The XX Factor

The Senate Could Make Your Food Safer Today. Or Not.

The Senate should vote today on S.510, the Food Safety Modernization Act. (I say should, because they also planned to vote on it last week.) Depending on who you listen to, this bill either gives the FDA some authority to actually do its job (at this point, the FDA has far fewer powers than you might imagine, and cannot, for example, demand that a company distributing tainted food issue a recall) or gives a huge regulatory agency still more evil powers to put small businesses under while making it impossible for large business to make a profit. It’s a heated debate (covered excellently at Grist here and here ). I’ve suffered from food poisoning, and I’m with Michael Pollan and Eric Schlosser, who think that the bill, while imperfect, is a dramatic improvement. As they said, when thousands of people picked up salmonella from two large egg-producing operations (one hesitates to call them “farms”) most of us were shocked that such huge operations (producing billions of eggs a year) had completely escaped FDA scrutiny. The ability to inspect more widely before people become ill could have prevented those illnesses-if the Senate had passed S.510, which it first began debating in March of 2009.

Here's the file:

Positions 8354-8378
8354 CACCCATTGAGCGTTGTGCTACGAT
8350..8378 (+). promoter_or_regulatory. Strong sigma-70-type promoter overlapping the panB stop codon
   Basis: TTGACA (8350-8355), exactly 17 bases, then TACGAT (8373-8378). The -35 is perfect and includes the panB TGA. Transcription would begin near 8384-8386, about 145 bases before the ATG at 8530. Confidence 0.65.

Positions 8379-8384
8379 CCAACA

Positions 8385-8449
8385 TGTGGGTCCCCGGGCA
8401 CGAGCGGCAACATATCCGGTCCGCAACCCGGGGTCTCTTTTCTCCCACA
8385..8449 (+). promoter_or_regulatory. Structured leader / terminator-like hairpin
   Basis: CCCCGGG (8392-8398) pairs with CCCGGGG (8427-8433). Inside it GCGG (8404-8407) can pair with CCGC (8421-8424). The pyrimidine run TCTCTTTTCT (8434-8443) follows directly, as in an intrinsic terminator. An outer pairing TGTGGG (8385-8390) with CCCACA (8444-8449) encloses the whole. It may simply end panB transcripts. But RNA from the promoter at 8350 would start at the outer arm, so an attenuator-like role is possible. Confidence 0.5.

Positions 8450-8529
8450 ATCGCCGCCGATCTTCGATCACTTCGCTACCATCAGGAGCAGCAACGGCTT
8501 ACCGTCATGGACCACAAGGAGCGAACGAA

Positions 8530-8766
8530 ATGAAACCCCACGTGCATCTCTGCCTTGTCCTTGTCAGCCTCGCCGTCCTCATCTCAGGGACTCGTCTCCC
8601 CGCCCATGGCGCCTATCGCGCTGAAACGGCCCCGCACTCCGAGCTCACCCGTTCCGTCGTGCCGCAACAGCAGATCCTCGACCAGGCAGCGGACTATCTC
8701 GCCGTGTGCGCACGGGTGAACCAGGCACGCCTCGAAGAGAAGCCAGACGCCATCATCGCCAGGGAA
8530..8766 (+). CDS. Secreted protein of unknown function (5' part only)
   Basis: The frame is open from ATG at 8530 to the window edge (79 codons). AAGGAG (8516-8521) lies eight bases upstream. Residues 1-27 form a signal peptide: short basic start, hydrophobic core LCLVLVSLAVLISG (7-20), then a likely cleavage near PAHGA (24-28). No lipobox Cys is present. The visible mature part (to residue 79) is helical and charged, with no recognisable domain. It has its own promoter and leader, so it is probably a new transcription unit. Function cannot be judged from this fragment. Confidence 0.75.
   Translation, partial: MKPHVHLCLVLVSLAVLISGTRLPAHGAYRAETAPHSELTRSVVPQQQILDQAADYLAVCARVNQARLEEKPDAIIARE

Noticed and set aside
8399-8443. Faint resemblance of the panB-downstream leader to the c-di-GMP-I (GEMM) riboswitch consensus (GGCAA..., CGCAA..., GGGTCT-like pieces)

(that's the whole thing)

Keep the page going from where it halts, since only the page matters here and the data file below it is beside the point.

Can a lame-duck Congress pass a food safety bill? It’s been amended in an attempt to protect small local farmers from any particularly draconian provisions, and could be sweetened with the addition of an amendment repealing the 1099 provisions from the health care bill (the ones that require small businesses and individual contractors to issue a 1099 form to every individual or corporation from whom they purchase $600 or more worth of goods and services, and mean, for example, that I will need to contact Apple for its taxpayer identification number in order to issue them a form if I purchase a new laptop in 2012). That has nothing to do with food safety, of course, but it had nothing to do with health care, either.

So today, in theory, our senators are debating food safety. Most of us aren’t watching, which is why they also feel free to toss in debates about earmarks and the health care bill. We won’t worry about food safety again until the next dramatic instance of tainted salad greens or peanut butter, which may give the senators license to once again let this slide. If it passes, the process of reconciling the Senate’s bill to the House bill (H.R. 2749, passed in July 2001) can begin, or the House could agree to accept the Senate version. If it doesn’t, the whole thing rolls forward onto a new Senate’s calendar for 2011 and the process starts again, leaving plenty of time for the rest of us to play the next round of food safety roulette. Will it be spinach this time? Cheese? Your guess is as good as the FDA’s, and your power to prevent it not much less.

Photograph by Amity Beane from Wikimedia Commons.